ASEAN Fundamental Outlook
- A dovish Federal Reserve bolstered sentiment as ASEAN currencies appreciated
- Philippine Peso awaits busy week, may weaken on softer CPI and BSP rate hold
- S&P 500 may be running out of reasons to rise, US data beating estimates a risk
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A surprisingly dovish Fed caught the US Dollar off guard this past week as the S&P 500 climbed along with market optimism. In short, the central bank lowered the urgency to hike rates in the future but still reiterated their data-dependent policy approach. Expectations of just one hike this year plummeted as probabilities of a cut increased.
The focus for risk trends seemed to be on the Fed as a trade deal between US-China got pushed back to the “near future”, but talks seemed to be going well. This boded nicely for sentiment-oriented ASEAN currencies. Notable outperformers were the Indonesian Rupiah and Philippine Peso. Still, data out of the world’s second largest economy were mixed, continuing to raise concerns about a slowdown in China.
The week ahead is busy for the Philippine Peso which is facing January’s inflation report on Tuesday. Price growth is anticipated to keep slowing as CPI clocks in at 4.4% y/y, down from 5.1% in December. On the chart below, mild disinflation has accompanied gains in PHP against the US Dollar over the past couple of months. This helps to alleviate pressures the local central bank faces.
Speaking of, on Thursday the Philippine central bank monetary policy announcement will cross the wires. The BSP is anticipated to leave rates unchanged as it envisions inflation continuing to slow this year. This might be the case in the near-term as the impact of falling oil prices filter into the economy. After all, the commodity is a key import for the nation.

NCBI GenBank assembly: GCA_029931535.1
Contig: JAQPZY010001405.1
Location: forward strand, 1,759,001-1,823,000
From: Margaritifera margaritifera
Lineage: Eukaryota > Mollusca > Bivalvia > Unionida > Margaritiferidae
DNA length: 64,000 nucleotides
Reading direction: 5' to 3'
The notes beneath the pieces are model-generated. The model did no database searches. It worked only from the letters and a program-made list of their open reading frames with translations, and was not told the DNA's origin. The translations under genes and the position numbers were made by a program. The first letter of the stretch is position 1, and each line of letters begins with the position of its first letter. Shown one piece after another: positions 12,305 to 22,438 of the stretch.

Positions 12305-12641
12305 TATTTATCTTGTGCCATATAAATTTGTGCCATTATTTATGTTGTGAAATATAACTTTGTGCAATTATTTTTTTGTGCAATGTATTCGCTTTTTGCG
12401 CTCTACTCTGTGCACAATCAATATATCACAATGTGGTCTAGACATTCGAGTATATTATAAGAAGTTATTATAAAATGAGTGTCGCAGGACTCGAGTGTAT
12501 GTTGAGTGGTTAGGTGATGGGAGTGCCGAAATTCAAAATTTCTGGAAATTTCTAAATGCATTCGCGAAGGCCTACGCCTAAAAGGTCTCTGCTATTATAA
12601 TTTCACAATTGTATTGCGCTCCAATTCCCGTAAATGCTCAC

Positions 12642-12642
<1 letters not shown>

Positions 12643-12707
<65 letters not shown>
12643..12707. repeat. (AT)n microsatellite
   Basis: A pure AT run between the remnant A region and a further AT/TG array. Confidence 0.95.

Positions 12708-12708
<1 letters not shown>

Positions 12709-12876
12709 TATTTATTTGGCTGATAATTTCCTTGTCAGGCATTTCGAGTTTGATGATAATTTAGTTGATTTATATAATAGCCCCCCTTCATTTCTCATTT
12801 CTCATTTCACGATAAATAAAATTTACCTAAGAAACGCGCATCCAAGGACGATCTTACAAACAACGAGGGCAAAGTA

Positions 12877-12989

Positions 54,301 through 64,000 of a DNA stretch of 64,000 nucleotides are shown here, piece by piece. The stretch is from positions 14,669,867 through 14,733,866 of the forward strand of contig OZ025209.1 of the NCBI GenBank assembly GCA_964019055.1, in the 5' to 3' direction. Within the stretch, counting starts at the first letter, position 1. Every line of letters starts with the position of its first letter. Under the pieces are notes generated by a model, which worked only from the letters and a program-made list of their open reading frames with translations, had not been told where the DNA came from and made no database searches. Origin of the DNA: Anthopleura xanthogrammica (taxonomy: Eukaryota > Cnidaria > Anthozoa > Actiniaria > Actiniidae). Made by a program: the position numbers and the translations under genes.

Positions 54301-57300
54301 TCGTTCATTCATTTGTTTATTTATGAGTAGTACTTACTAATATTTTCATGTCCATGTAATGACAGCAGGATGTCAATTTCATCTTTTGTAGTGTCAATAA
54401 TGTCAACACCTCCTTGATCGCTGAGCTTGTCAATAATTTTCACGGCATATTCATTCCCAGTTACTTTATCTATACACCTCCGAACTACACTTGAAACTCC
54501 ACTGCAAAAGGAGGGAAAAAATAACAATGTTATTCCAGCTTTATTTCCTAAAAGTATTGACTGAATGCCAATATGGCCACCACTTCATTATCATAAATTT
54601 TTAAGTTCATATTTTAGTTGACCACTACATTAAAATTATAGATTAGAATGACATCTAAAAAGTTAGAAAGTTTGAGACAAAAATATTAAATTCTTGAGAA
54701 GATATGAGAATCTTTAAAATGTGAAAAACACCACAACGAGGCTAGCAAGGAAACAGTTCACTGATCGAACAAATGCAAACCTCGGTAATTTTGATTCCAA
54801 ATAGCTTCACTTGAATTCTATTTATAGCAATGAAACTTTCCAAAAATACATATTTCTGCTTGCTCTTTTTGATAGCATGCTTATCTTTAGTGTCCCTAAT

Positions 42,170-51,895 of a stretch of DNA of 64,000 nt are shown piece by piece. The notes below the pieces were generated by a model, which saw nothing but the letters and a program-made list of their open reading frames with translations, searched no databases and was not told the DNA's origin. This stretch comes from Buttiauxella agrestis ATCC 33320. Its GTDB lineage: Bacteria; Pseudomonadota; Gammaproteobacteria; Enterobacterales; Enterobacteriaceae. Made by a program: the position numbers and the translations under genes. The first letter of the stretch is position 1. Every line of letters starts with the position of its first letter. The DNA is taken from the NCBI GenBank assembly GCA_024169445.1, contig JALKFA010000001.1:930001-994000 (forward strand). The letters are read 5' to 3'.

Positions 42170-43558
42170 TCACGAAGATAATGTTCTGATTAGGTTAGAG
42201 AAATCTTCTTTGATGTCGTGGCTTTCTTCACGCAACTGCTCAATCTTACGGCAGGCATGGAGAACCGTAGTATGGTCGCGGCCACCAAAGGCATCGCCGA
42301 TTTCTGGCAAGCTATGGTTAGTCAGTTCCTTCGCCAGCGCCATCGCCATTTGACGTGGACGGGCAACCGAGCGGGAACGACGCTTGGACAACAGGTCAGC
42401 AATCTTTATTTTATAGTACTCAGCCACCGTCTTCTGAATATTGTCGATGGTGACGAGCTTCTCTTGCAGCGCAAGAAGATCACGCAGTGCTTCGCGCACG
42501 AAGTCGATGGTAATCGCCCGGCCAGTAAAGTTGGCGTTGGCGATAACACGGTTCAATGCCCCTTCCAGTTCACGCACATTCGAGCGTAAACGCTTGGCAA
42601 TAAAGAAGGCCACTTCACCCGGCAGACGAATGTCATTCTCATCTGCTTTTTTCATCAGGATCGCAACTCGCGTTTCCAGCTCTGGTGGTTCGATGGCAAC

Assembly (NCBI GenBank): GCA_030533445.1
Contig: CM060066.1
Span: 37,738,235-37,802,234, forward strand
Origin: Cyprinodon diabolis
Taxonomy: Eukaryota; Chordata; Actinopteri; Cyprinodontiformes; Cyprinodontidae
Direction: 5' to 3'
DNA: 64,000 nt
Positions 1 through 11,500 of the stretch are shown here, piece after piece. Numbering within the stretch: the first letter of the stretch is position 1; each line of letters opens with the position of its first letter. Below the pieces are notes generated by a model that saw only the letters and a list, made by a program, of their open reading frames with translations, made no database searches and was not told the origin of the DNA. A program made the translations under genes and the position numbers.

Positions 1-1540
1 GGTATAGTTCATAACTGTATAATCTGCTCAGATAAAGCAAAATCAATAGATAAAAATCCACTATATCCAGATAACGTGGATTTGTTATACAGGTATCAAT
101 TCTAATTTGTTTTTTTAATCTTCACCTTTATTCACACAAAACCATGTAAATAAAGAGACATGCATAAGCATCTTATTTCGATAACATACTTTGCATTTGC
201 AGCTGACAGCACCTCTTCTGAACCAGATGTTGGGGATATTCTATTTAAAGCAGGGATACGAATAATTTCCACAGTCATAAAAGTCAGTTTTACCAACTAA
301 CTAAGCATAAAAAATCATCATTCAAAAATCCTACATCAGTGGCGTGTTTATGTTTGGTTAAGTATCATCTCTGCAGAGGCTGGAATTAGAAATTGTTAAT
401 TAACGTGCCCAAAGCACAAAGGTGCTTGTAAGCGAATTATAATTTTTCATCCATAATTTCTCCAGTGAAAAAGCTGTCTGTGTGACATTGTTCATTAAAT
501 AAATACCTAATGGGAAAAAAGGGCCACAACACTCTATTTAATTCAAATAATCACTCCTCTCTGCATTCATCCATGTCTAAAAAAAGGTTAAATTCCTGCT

But, this may not last. Looking at the chart below, there has been a recovery in crude oil prices which occurred with gains on Wall Street and efforts from OPEC to reduce output. Since the beginning of this month, while the commodity and S&P 500 rose, USD/PHP swung. On the one hand, weakness in the US Dollar works in PHP’s favor. On the other, higher oil may reignite inflation pressures on the economy.
If Philippine inflation slows as expected, that may cool bets of further tightening to come from the BSP. That would give the US Dollar an opportunity to gain ground against PHP. Meanwhile, in Indonesia we will get Q4 GDP. Regardless of the outcome, the Bank of Indonesia has made it clear that it still sees the Rupiah as undervalued. As such, weakness in IDR prices may be countered by intervention from the central bank.
With a final deal on trade between the world’s largest economies coming in the near future, the focus shifts in the interim to external economic event risk for ASEAN currencies and sentiment. The first estimate of Q4 US GDP and PCE Core (the Fed’s preferred measure of inflation) is due to cross the wires. Local data has been tending to outperform relative to economists’ expectations as of late.
Such was the scenario last Friday on a stellar US jobs report that left the S&P 500 lower while the US Dollar and local government bond yields rose. This highlights the risks Wall Street is facing down the road as equities run out of reasons to rally. A downturn in market mood as domestic data beats expectations and boost the greenback could reverberate into Southeast Asian economies.
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--- Written by Daniel Dubrovsky, Junior Currency Analyst for DailyFX.com
To contact Daniel, use the comments section below or @ddubrovskyFX on Twitter